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Cycling Etiquette Question (flippin' truck driver)

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Cycling Etiquette Question (flippin' truck driver)

Old 06-07-09, 07:21 PM
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Vermont22
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Cycling Etiquette Question (flippin' truck driver)

I went for a ride Saturday, and within 5 miles of being on the road I had already gotten heated over a situation I'll explain below. Just wondering who was right, and who was wrong. (sorry for the 2nd gradeish drawings)

If you look at the picture, I was heading west along route 4. I was going straight, and continued to go straight along the dotted line that separated the road from a pull off that looped around to put a vehicle onto the highway nearby. (like an onramp to get onto a highway).

However, while I was riding across that dotted line, a big dual cab Chevy pick-up laid on his horn as I rode past the pull off because he had to brake and wait to enter that pull off. He then flipped me the bird.

We actually both had to stop at the intersection ahead, and I motioned for him to roll down his window to talk to me / yell at him, but he didn't. Who was right in that situation? I can see where i could be "impeding traffic" as the slower vehicle, however I believe I had the right away. The only reason I'm asking is because this is the 2nd time this has happened in a week.
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Old 06-07-09, 07:27 PM
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If you're going straight you want to stay left of any lane that's intended for traffic turning to the right, so I think you were in the proper location (or maybe a little too far right if you were on the lane divider). It's a common misconception of motorists that cyclists should always be way over on the right and 'out of the way' even when that wouldn't be a safe place to ride.
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Old 06-07-09, 07:29 PM
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I don't understand your comment about "riding across that dotted line". If you were going straight, shouldn't you be riding on the left side of the line all the way?
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Old 06-07-09, 07:30 PM
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Ya - i mean if that pull off wasn't there, I would've been on the side of the road as usual. I wasn't favoring either side any more that usual.
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Old 06-07-09, 07:31 PM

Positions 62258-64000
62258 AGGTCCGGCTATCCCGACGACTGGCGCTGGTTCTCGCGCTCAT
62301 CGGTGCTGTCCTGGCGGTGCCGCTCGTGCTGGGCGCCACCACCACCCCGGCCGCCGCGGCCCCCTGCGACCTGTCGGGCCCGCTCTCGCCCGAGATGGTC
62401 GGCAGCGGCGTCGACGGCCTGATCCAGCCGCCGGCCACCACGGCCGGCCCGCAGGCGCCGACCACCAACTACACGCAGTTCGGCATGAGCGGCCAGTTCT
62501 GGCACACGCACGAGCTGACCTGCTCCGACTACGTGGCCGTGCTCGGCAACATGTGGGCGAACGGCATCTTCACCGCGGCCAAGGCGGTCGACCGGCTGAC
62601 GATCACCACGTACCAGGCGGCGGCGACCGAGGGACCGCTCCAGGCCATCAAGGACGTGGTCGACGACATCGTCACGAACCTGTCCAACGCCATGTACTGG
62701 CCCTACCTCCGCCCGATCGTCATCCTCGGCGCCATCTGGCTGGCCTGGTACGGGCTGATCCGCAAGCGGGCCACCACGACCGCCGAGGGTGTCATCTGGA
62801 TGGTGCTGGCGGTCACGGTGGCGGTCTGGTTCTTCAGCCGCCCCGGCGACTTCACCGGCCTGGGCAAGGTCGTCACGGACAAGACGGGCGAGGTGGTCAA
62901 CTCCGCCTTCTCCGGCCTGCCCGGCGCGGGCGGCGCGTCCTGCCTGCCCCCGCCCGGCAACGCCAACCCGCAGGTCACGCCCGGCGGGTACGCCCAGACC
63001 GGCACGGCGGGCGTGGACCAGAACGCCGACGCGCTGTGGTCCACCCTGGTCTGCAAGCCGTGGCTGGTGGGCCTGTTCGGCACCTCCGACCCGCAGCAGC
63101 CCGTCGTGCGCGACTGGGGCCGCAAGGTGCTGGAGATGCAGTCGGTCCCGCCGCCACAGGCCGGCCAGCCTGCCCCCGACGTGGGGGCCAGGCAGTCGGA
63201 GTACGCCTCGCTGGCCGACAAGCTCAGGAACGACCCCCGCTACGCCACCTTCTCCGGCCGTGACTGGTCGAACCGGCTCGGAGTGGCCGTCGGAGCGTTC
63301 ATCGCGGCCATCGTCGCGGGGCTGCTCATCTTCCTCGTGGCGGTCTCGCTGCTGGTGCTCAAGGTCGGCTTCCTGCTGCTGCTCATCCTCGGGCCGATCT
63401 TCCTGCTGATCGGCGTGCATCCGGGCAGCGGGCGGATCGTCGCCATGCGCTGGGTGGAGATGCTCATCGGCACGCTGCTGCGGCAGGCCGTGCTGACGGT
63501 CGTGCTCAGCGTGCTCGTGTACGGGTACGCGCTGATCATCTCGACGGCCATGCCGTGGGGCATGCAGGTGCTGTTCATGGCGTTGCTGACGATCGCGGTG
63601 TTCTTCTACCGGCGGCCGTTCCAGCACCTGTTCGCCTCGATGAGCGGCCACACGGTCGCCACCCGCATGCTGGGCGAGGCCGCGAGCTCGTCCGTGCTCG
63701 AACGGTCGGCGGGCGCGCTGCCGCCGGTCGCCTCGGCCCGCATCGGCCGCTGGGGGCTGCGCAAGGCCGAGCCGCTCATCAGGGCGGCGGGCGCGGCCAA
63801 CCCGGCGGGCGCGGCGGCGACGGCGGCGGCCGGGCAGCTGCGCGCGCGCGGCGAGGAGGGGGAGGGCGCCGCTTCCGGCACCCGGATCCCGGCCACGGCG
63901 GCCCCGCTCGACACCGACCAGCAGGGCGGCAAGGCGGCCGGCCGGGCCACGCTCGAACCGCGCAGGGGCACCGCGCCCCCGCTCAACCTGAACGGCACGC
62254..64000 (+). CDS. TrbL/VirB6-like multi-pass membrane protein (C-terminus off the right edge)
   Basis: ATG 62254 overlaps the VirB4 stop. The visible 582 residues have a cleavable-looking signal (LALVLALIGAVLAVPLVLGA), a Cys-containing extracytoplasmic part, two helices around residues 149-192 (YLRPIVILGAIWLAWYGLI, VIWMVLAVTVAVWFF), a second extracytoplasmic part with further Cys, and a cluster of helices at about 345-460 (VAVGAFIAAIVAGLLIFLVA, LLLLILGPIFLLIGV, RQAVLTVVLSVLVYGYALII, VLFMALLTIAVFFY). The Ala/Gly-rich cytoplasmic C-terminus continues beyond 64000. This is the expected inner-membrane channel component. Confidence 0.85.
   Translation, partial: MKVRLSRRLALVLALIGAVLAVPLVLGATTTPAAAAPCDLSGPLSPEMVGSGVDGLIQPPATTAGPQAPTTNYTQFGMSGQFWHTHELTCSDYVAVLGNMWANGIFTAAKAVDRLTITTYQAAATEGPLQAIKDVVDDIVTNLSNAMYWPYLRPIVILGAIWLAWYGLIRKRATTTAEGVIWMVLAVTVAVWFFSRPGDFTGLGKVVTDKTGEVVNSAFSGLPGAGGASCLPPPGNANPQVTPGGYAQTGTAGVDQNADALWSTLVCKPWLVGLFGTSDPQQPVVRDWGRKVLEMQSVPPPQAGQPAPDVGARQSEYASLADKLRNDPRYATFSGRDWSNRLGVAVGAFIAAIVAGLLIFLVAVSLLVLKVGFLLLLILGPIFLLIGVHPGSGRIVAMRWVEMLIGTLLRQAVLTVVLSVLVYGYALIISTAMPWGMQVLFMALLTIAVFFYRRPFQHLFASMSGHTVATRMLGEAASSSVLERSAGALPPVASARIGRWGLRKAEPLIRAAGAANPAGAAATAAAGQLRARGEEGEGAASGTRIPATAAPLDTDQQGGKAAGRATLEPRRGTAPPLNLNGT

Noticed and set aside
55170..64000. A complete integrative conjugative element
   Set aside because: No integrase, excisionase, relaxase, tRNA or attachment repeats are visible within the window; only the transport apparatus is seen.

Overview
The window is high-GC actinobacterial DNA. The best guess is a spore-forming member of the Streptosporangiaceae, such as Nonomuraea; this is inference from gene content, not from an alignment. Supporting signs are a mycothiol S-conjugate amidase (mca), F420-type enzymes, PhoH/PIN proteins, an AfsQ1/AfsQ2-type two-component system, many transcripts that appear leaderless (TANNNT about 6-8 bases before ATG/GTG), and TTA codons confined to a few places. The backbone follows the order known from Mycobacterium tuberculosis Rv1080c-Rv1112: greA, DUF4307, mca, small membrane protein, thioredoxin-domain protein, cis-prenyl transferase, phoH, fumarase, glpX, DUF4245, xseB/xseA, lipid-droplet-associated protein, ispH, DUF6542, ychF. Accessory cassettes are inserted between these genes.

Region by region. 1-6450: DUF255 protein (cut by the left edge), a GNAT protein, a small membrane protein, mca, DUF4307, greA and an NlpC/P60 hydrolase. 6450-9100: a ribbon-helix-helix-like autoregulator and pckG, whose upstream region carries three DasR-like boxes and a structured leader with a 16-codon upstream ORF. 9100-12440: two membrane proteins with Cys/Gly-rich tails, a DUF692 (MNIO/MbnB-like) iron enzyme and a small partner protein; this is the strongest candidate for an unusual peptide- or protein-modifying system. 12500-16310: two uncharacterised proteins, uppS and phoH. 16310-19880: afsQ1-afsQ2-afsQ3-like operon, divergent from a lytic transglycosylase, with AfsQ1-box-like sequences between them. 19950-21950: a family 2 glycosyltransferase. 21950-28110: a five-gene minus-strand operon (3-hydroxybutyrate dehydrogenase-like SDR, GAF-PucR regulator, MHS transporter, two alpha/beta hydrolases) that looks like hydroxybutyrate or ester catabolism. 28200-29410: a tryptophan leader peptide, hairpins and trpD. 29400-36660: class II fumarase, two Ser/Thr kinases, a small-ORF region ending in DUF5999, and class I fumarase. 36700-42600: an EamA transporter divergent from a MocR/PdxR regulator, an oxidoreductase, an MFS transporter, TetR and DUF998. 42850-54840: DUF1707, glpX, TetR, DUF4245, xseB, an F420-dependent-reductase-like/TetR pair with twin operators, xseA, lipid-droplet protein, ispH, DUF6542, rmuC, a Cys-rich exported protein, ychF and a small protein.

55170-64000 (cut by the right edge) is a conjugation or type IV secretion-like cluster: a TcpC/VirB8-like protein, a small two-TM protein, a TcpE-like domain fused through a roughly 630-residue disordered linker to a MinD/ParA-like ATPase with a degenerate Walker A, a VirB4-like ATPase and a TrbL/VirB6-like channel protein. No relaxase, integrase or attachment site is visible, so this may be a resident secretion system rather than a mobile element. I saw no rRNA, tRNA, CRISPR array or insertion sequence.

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Originally Posted by johnny99 View Post
I don't understand your comment about "riding across that dotted line". If you were going straight, shouldn't you be riding on the left side of the line all the way?
The dotted line that separated the main road from the pull off...essentially replacing the regular white line on the side of the road. Sorry if this was unclear.
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Old 06-07-09, 07:35 PM
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So which side of the dotted line were you on? If you were on the right side, you're wrong, you're impeding the turning traffic and riding on the left side of a lane.

If you're on the left side of the dotted line, then you're where you're supposed to be.
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Old 06-07-09, 07:36 PM
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you stay to the left of the dotted line. You were NOT exiting.
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Old 06-07-09, 07:39 PM
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Originally Posted by Flatballer View Post
So which side of the dotted line were you on? If you were on the right side, you're wrong, you're impeding the turning traffic and riding on the left side of a lane.

If you're on the left side of the dotted line, then you're where you're supposed to be.
Ok then. I was where I needed to be. That guy pissed me off so bad. So frustrating, I got so heated and rode angry for half the ride.
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Old 06-07-09, 07:41 PM
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Originally Posted by Vermont22 View Post
I went for a ride Saturday, and within 5 miles of being on the road I had already gotten heated over a situation I'll explain below. Just wondering who was right, and who was wrong. (sorry for the 2nd gradeish drawings)

If you look at the picture, I was heading west along route 4. I was going straight, and continued to go straight along the dotted line that separated the road from a pull off that looped around to put a vehicle onto the highway nearby. (like an onramp to get onto a highway).